September 26, 2022
It is just under one year since I wrote about our decision to place the cover over the pool in our back yard. While this had been a request from our lender, I figured it was not a bad idea. The cover is designed to keep the leaves out (which are again starting to fall) and serve as a deterrent to people inadvertently walking into the open pool (pay attention!). After some initial delays (supply chain, not my problem) we were able to get the cover and the water bags that hold it in place on the pool. This worked well although I needed to buy a sump pump to keep the rainwater from filling the cover and pulling it into the pool. That was until the arrival of Zena. The covered pool became an instant attraction to our puppy, and she would jump into the pool to swim. She later began to attack the orange caps on the blue water bags (she loves plastic). I pulled the tarp out of the pool last week to let it dry and today was determined to re-cover the pool in a way Zena could not compromise.
While the easiest way to re-cover the pool was to reset the water bags, 6 of the 12 bags now had the orange caps chewed off. I thought about placing some of the bricks stored near our shed around the outside of the tarp but knew these would not last long. Zena loves to carry any bricks she finds on the back patio and even throws them over her shoulder (yes, I am talking a full sized brick). I had thought of bundling several bricks together, but again figured Zena would find a way to chew off any ties I used. That is when I hit on the solution, concrete blocks. The dimensions for a Standard Cored Concrete Block are 8-in W x 8-in H x 16-in L (20.3-cm W x 20.3-cm H x 40.6-cm L) and weighs about 30 pounds (13.5 kg). While this might tear the cover, it will be more effective against the cover being drug into the water by the weight of the rain. Another plus was Zena would not be able to carry the blocks around (I hope).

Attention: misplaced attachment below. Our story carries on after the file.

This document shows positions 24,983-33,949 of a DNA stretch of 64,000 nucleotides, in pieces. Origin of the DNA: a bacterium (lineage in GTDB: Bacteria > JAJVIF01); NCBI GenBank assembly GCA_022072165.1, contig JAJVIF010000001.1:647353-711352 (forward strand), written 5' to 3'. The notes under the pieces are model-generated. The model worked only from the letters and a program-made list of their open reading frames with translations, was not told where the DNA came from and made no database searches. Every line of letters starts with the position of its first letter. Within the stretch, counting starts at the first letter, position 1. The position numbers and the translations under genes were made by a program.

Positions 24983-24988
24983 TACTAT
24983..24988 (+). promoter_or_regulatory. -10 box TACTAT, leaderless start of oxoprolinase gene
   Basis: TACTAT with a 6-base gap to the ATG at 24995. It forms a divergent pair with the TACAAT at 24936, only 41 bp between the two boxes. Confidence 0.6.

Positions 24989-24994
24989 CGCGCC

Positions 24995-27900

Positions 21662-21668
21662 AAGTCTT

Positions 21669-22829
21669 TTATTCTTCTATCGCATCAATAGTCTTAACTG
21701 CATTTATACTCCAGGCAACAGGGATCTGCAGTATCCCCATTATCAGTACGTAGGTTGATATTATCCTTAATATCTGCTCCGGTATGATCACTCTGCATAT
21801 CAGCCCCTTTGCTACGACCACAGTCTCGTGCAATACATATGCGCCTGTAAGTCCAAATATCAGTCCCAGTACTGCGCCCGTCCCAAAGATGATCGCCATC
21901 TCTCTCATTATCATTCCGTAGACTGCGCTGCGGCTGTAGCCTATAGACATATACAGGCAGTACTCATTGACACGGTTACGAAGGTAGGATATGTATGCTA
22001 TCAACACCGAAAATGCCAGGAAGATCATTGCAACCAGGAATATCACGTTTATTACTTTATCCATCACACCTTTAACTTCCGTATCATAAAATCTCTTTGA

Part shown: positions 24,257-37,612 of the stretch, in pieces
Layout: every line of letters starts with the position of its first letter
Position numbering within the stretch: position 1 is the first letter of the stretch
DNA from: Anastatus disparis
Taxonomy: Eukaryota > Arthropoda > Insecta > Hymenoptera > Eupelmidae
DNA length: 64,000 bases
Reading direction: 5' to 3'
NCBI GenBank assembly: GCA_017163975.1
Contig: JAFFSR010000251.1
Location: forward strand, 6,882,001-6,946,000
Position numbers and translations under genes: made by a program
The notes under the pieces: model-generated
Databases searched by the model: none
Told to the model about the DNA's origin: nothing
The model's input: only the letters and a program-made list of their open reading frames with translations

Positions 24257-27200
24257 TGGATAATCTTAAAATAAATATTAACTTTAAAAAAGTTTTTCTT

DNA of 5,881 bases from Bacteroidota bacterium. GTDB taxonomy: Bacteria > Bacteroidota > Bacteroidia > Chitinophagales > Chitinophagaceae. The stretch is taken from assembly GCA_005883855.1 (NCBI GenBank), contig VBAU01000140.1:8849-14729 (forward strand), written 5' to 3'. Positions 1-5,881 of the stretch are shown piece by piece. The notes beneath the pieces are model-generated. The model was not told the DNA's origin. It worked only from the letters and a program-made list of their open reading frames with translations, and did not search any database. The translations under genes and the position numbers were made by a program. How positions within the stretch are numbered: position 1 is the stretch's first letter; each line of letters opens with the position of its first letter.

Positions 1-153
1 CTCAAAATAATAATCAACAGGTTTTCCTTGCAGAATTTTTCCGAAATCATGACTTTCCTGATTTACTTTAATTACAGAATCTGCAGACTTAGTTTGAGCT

I purchased ten blocks from our local hardware store and placed them around the pool. Melissa and I got on opposite ends of the cover to stretch it tight and placed a block on each corner. Several more blocks were added to each side, and it was ready. We stepped back to admire our work. During this whole time Zena had been wildly racing around the pool cover as she does with unknown objects. No doubt remembering her times as a puppy, she launched herself into the middle of the cover. Of course, it collapsed under her weight (60 pounds/27 kg and she is a puppy) and she and the cover went into the water left in the bottom of the pool. Zena immediately scrambled for the steps but could not find traction for her wet feet. After several lunges (and shouts from Melissa) Zena made the step and was able to leap out of the pool. We decided to re-cover the pool by wrapping the cover around each block. Zena is good at respecting barriers, and this made an eight-inch (20.3-cm) high barrier along both sides of the pool and with a discernable break on both ends. When it rains, I will again need to break out the sump pump.
THOUGHTS: While we were trying to re-cover the pool a second time, Zena was cowering in the doorway of the patio. She had shaken the water off herself several times but was still visibly upset from falling into the pool. After we finished the re-cover, I was standing by the pool and called Zena over, but she was reluctant. It was not until I stepped away from the pool that she finally came. This might have been a good lesson learned to help keep her safe in the future. We can all recall a time when we leapt without thinking. When we survive, these may become life lessons. If we choose to ignore these lessons, we are what Darwin might have called “natural selection”. Act for all. Change is coming and it starts with you.